March 12, 2022
NFL free agency will effectively kick off on Monday, March 14, when the two-day "tampering" window will open for teams to begin negotiating and agreeing to terms with player agents. Let's take a spin around the rest of the NFC East and see what the Cowboys, Giants, and Commanders are up to before the start of the new league year.
The Cowboys' playoffs loss at home to the 49ers was devastating not just because of the hilarious way it unfolded, but also because that might have been their window to compete for a Super Bowl. In 2022, the Cowboys face serious cap challenges and are going to have to part with some core players.
It has been widely reported that the Cowboys will either cut or trade Cooper rather than keep him on their roster at his $20 million salary.
If you'll recall, the Cowboys acquired Cooper for a first-round pick in 2018, and he helped make Dak Prescott a better quarterback. He was worth that pick, for a while, anyway. But if the team is done with Cooper after only 3.5 seasons, that's not exactly a great return on investment.
Lawrence is scheduled to count on the Cowboys' cap for $27 million in 2022. Since signing a five-year deal worth $105 million during the 2019 offseason, Lawrence has 14.5 sacks in three seasons. Rightfully, the Cowboys asked Lawrence to take a pay cut. Just as rightfully, Lawrence was basically like, "Nah."
Multiple sources say Cowboys offered DeMarcus Lawrence a paycut and he declined. Here’s our report from Indy. https://t.co/B0PIHSdNSf— Calvin Watkins (@calvinwatkins) March 6, 2022
The guess here is that the Cowboys will likely convert a nice chunk of Lawrence's $19 million salary into a signing bonus, kicking the can down the road.
This is interesting.
The #Cowboys are having active trade conversations centered around starting OT La'el Collins, sources say. A mainstay since 2015, Collins is due $10M this coming year and there is interest from other teams.— Ian Rapoport (@RapSheet) March 10, 2022
It's not like $10 million for a starting right tackle is a ton of money. ProFootballFocus has Collins rated as some kind of god every year, but if the Cowboys are willing to deal him despite his reasonable pay, maybe he's just not that great?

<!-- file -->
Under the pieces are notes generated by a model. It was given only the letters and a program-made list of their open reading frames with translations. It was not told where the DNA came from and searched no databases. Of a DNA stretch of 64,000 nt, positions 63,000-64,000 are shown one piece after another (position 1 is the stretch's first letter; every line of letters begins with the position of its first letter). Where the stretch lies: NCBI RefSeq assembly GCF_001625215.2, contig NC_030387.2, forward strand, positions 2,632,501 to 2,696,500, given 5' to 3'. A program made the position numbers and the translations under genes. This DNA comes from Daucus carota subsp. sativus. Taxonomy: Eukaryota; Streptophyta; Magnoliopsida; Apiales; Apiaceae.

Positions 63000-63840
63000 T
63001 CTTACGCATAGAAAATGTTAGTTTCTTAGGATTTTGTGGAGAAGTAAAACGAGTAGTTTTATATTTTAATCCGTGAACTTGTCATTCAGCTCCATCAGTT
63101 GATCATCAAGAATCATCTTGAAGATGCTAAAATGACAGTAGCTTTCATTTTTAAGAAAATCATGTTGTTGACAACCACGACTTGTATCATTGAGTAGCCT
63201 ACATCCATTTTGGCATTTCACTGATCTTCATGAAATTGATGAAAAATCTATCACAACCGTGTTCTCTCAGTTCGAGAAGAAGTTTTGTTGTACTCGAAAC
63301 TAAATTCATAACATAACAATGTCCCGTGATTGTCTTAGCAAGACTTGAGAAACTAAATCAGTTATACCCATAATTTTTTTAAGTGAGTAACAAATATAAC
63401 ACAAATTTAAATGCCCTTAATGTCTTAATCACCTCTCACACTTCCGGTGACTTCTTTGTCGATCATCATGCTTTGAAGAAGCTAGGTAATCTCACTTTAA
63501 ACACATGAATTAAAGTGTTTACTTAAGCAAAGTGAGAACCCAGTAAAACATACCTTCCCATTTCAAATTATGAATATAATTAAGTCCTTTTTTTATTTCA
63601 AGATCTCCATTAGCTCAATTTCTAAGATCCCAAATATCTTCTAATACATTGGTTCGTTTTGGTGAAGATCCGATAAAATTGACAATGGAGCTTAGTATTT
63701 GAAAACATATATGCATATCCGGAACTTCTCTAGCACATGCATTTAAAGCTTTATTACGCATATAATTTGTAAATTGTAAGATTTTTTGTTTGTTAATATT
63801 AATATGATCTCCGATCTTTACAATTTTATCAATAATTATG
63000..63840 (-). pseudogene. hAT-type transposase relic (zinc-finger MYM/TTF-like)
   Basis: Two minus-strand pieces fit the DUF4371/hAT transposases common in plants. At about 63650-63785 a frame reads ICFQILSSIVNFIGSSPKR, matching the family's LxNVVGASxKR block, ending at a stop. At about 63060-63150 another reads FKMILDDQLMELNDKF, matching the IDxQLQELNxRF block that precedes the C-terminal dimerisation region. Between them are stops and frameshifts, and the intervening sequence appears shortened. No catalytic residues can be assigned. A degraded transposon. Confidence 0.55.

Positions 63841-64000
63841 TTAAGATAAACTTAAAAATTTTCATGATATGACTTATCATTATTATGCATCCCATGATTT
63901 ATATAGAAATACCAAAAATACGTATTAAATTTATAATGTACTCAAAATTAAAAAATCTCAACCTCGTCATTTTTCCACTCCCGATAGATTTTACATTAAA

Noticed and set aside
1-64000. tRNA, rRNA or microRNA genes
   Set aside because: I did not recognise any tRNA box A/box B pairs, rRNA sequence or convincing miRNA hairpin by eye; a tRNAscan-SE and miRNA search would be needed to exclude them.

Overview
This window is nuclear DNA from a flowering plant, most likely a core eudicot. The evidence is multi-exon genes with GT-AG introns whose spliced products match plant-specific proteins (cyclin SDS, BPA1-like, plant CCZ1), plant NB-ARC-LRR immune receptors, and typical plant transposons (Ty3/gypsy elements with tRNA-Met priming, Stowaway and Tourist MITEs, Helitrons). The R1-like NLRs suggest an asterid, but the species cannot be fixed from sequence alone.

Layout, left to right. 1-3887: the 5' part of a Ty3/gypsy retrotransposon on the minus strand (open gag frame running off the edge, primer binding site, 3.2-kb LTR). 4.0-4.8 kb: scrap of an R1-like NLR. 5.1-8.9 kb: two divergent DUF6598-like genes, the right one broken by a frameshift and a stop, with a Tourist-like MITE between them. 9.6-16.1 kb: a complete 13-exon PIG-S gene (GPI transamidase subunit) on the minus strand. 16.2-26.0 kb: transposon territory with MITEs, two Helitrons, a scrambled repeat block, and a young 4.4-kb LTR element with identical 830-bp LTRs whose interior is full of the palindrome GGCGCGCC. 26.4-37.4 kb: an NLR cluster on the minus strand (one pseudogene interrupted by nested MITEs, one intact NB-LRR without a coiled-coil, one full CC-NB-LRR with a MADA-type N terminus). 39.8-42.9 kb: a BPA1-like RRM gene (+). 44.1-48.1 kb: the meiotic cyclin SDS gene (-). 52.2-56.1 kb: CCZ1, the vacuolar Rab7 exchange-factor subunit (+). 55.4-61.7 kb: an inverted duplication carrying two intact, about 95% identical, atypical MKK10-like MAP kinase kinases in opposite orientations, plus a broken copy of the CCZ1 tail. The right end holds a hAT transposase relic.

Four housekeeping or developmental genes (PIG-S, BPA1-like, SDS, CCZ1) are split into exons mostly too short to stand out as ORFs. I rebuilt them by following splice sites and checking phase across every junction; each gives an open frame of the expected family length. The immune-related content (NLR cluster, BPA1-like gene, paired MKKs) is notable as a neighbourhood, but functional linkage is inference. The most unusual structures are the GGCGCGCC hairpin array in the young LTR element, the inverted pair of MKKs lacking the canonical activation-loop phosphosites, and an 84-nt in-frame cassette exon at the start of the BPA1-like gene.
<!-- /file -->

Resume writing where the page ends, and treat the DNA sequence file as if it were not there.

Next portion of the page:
Legatron connected on 82.9 percent of his field goals in each of his two seasons in Dallas, however, he missed six(!) PAT attempts in 2021.
Jarwin's release is interesting from an Eagles' perspective since they tried to poach him from the Cowboys' practice squad a few years ago, prompting Dallas to add him to their active roster.
The wrath of Dave Gettleman lingers in the aftermath of his tenure, as new Giants general manager Joe Schoen has said that he wants to clear around $40 million off of the team's cap.
Old friend Zack Rosenblatt of NJ.com detailed what the Giants have already done, and he guessed on what moves are still to come. Go check that out here.
I thought this was interesting from Zack's piece:
Step 7: Trade or cut CB James Bradberry. This will be the key move to get the Giants to that $40 million figure. They also could sign Bradberry to an extension to reduce the cap hit in 2022, but the reality is Schoen doesn’t want to push money into future years and Bradberry is this team’s most valuable, realistic trade chip they have right now as a quality player at a premium position. Bradberry is set to carry a $21.8 million cap hit this year, which is too large — especially since Schoen has made it clear that he won’t restructure any contracts (like Leonard Williams or Kenny Golladay) other than as a “last resort” to save money. So, a Bradberry (or cut if there’s no market) is the most likely path. Trading Bradberry — who should net a mid-round pick or two — would save $12.1 million with a $9.7 million penalty. [NJ.com]
The Giants should absolutely do that. They're going to be awful for a while. May as well get some draft capital in return for a guy heading into his age 29 season while he still has some value.
Josina Anderson tweeted that Collins was asked to take a pay cut, which he refused. She has since deleted the tweet, but she quoted him as saying:
"They asked me to take a pay cut. The first one was fine. Then they asked me to take another one. The money changed after they signed Carson Wentz. I'll just take my chances in free agency."
That'll be $9.6 million in dead money if they cut him, which can be spread out over two years if they designate him as a June 1 release.
Also, no, he's not a fit for the Eagles' defense, unless he's converting to linebacker.
And of course, if you missed our story on the Commanders' trade for Carson Wentz, you can relive the lol's here.
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